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Blue plaid handkerchief owned by a Polish Jewish refugee

Object | Accession Number: 2013.178.3

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    Brief Narrative
    Blue and offwhite handkerchief owned by Yuda (Ido) Kornmann, a Jewish man from Sokal, Poland, who survived the Holocaust with his wife Hela and young daughter Regina. Nazi Germany invaded Poland on September 1, 1939. Three weeks later, the Soviet Union invaded from the east. Sokal was in eastern Poland (later Ukraine) and was occupied by the Soviet Union. When Germany attacked the Soviet Union in June 1941, the town was overrun by German troops on June 23. Most of Ido’s relatives and the Jewish population of Sokal were deported to Belzec killing center in 1942. After the war ended in May 1945, Ido, Hela, and Regina presumably lived as displaced persons in Germany near Foehrenwald. The family, now including two young sons, emigrated to the United States in 1950.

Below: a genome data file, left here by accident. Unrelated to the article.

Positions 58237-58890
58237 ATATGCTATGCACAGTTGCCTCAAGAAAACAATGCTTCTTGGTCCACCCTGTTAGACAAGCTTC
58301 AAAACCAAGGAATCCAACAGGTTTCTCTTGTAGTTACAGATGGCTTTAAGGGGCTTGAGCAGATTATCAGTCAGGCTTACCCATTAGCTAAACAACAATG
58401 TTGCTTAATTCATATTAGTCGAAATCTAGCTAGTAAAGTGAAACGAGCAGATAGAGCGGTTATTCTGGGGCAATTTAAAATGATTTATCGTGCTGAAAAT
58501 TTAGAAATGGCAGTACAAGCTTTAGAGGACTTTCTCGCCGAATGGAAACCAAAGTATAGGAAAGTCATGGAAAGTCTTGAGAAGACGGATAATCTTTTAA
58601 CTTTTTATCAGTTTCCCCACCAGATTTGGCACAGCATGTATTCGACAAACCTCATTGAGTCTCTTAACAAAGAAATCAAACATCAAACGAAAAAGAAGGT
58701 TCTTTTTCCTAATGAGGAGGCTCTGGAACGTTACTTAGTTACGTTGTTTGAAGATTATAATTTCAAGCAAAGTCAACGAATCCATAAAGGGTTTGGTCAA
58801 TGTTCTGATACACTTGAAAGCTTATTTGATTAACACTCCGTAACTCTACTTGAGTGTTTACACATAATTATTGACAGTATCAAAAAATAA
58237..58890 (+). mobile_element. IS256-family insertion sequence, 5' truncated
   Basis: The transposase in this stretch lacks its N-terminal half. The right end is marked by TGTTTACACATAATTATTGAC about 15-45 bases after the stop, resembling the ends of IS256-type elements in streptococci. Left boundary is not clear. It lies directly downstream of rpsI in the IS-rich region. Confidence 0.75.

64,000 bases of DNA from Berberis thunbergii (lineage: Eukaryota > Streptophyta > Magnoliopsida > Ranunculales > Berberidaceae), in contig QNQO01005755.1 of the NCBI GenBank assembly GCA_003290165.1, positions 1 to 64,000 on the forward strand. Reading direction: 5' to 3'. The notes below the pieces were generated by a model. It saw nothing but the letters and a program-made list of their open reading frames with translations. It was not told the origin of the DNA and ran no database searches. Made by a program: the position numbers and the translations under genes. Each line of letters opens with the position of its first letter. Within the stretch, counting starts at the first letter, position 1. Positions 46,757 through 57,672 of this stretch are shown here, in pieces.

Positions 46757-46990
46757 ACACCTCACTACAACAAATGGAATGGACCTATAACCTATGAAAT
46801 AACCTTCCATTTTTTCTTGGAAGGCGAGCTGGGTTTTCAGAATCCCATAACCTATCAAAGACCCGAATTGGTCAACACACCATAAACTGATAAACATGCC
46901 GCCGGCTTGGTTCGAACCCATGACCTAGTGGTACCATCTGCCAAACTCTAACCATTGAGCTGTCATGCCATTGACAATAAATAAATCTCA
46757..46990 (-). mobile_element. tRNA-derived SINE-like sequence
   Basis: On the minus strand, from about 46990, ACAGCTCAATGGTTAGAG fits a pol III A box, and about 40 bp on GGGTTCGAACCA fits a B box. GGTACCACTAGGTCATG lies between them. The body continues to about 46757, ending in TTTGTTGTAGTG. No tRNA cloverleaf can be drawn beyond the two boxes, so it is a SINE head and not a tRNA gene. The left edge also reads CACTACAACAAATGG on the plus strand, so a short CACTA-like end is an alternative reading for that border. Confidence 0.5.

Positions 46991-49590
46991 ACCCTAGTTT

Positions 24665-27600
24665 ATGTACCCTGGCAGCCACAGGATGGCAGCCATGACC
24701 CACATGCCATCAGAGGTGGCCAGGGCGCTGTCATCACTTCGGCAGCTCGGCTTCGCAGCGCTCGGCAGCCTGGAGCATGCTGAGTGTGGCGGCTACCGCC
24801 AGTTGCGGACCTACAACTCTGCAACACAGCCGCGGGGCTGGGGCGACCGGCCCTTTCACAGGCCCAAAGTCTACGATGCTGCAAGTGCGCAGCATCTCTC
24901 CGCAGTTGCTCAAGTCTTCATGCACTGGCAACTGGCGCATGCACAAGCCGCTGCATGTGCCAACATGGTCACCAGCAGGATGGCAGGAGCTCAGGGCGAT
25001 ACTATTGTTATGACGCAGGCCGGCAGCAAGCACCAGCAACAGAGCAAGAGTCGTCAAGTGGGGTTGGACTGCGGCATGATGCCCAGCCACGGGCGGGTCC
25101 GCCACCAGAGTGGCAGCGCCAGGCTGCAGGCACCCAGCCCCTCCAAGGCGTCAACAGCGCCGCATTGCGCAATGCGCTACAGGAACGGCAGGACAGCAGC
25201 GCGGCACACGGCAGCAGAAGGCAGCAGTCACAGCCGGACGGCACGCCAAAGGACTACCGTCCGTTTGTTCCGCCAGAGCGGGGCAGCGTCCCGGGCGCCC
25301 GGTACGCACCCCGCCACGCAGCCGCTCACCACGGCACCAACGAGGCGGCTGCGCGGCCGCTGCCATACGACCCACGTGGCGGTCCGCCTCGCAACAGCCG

emigration:  1950 January
    Credit Line
    United States Holocaust Memorial Museum Collection, Gift of Henry and Shelley Kornman

    Physical Details

    Dress Accessories
    Object Type
    Handkerchiefs (lcsh)
    Physical Description
    Square, hemmed, offwhite cotton handkerchief with a plaid border of intersecting wide light blue and narrow woven white lines, overlaid with an blue thread accent line. The cloth is soiled and stained, with many tears.
    overall: Height: 16.000 inches (40.64 cm) | Width: 15.625 inches (39.688 cm)
    overall : cotton, thread

    Rights & Restrictions

    Conditions on Access
    No restrictions on access
    Conditions on Use
    No restrictions on use

    Keywords & Subjects

    Administrative Notes

    The handkerchief was donated to the United States Holocaust Memorial Museum in 2013 by Henry and Shelley Kornman, the son and daughter-in-law of Julius Kornman.
    Funding Note
    The cataloging of this artifact has been supported by a grant from the Conference on Jewish Material Claims Against Germany.
    Record last modified:
    2022-08-15 10:07:56
    This page:

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